23. Peterson Chubbies, Part 3: The 107 P-Lip Straight Billiard (Revised)

107 Chubby Flame GrainAfter the classic John 999 and old 9BC, the third entry in my catalog of the all-time greatest Peterson Chubbies is a straight billiard, the 107 P-Lip. It’s also the newest of the three. A careful study of the K&P ephemera reveals that if a pipe is illustrated in a Peterson brochure (rather than a catalog or catalog brochure), it is often because that shape or line is new. Following this line of logic, the 107 was announced in the 1979 supplemental pages the 1975 catalog “now illustrated for the first time.”

107 Kildare Patch c 1979
107 Kildare Patch (c. 1979)

This might seem definitive if it were not for a troubling listing on ebay a short while ago of a Rogers Imports-era Shamrock 107. The photograph is distorted, but the number does appear to be a 107. The rim has been inexpertly rounded and the stem probably not original, as Shamrocks from this era were fitted with P-Lips, not fishtail stems. Still, it makes you wonder.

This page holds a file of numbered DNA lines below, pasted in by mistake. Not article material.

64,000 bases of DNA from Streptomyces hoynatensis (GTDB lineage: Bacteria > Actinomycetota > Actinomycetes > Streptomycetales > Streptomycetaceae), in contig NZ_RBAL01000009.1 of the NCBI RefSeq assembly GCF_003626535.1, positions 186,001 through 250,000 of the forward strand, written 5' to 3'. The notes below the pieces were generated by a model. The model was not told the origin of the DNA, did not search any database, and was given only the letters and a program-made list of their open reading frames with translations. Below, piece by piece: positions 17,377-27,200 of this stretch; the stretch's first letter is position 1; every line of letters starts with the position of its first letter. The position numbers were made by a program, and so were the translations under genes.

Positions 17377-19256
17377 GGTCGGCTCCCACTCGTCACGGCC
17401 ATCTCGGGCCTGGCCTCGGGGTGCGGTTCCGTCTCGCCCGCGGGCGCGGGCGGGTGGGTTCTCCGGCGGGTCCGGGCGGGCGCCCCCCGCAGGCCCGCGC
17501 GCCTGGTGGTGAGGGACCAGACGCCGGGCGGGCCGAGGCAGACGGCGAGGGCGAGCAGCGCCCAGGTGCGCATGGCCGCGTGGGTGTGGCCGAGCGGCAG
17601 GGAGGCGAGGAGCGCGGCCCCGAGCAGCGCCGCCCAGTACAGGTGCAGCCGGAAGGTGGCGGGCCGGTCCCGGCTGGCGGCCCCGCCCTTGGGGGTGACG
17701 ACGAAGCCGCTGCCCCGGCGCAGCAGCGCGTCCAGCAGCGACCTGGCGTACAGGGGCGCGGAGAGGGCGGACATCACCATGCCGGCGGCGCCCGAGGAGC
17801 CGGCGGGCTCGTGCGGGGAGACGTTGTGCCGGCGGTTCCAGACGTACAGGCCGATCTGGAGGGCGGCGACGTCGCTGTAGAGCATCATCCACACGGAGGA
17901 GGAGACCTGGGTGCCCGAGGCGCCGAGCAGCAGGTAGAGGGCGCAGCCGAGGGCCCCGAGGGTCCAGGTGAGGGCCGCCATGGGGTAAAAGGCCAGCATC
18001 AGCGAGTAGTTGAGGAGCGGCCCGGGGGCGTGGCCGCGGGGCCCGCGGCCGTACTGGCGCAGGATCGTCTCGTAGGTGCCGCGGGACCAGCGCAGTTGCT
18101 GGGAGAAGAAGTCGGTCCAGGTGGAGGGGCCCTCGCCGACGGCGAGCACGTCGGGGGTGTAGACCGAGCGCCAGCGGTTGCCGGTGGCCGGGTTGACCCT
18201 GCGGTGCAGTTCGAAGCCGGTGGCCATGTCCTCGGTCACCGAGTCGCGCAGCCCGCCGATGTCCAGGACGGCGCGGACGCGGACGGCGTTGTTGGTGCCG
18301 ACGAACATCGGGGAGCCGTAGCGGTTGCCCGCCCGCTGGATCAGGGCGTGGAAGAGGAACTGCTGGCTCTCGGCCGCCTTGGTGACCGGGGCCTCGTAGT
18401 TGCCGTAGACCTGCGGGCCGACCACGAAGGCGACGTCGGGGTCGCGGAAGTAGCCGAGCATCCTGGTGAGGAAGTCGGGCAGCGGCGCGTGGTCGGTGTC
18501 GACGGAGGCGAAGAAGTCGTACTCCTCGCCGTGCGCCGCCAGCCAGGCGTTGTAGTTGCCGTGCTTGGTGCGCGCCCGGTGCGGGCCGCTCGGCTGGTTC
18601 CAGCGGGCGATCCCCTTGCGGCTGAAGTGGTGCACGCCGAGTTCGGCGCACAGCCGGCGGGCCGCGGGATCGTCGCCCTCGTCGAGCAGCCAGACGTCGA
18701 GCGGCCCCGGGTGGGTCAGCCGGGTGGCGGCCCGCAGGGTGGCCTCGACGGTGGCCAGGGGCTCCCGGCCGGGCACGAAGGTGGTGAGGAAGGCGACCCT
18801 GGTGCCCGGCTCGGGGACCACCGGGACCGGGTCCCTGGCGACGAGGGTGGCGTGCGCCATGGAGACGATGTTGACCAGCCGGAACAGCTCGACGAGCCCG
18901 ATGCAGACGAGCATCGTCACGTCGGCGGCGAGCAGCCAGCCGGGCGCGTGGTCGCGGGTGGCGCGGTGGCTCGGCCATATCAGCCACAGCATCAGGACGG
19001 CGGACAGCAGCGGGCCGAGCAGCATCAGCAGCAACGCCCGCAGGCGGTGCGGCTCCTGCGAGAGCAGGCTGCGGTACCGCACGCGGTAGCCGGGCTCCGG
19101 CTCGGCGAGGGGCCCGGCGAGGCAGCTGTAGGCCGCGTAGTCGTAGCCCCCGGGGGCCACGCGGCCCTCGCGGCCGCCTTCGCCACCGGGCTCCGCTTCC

107 Shamrock
107 Shamrock (?)

The shape next appears around 1992 in the “Handmade” brochure as the “XL Billiard 107,” in the re-booted Sterling Silver line, which had been around since Rogers Imports introduced it in the late 1940s, but not seen in the ephemera for about ten years or so before resurfacing in the early 1990s.

XL107 1992 Brochure
XL Billiard 107 (1992 Handmade Brochure)

While Peterson is known for its iconic bent System shapes, from the very beginning they also made straight pipes—first the small-chambered Patents, then traditional English shapes, which of course morphed into the bigger, bolder, and more masculine shapes for which Peterson is renowned. The 107 is about as “Peterson” as a straight pipe can get in its design language, especially if coupled with the graduated-bore P-Lip stem—which also gives it a dryer, cooler smoke and relieves the pipeman of the necessity of running a pipe cleaner down the stem half-way through the smoke.

The 107 is part of the “100” series line, which dates back to the 1906 catalog. Interestingly enough, the number itself seems never to have been used officially until 1979, or at least, it is undocumented in the ephemera we have seen so far. The 1906 catalog has a number of classic billiard shape: 101, 102, 103, 104, 104, 105, 106, 109 (not to be confused with the XL diamond-shanked 109 of recent years), and 110, but no 107.